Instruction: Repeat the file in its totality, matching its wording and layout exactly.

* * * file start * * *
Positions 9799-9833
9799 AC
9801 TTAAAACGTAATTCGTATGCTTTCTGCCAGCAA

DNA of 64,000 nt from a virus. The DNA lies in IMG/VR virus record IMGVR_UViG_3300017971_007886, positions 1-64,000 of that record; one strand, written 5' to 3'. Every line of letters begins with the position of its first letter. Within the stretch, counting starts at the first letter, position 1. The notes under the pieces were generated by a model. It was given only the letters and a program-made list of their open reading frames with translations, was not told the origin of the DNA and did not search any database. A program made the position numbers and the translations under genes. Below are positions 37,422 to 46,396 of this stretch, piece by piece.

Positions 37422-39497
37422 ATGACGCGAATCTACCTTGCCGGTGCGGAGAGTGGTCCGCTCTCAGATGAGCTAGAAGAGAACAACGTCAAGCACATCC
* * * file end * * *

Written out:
Positions 9799-9833
9799 AC
9801 TTAAAACGTAATTCGTATGCTTTCTGCCAGCAA

DNA of 64,000 nt from a virus. The DNA lies in IMG/VR virus record IMGVR_UViG_3300017971_007886, positions 1-64,000 of that record; one strand, written 5' to 3'. Every line of letters begins with the position of its first letter. Within the stretch, counting starts at the first letter, position 1. The notes under the pieces were generated by a model. It was given only the letters and a program-made list of their open reading frames with translations, was not told the origin of the DNA and did not search any database. A program made the position numbers and the translations under genes. Below are positions 37,422 to 46,396 of this stretch, piece by piece.

Positions 37422-39497
37422 ATGACGCGAATCTACCTTGCCGGTGCGGAGAGTGGTCCGCTCTCAGATGAGCTAGAAGAGAACAACGTCAAGCACATCC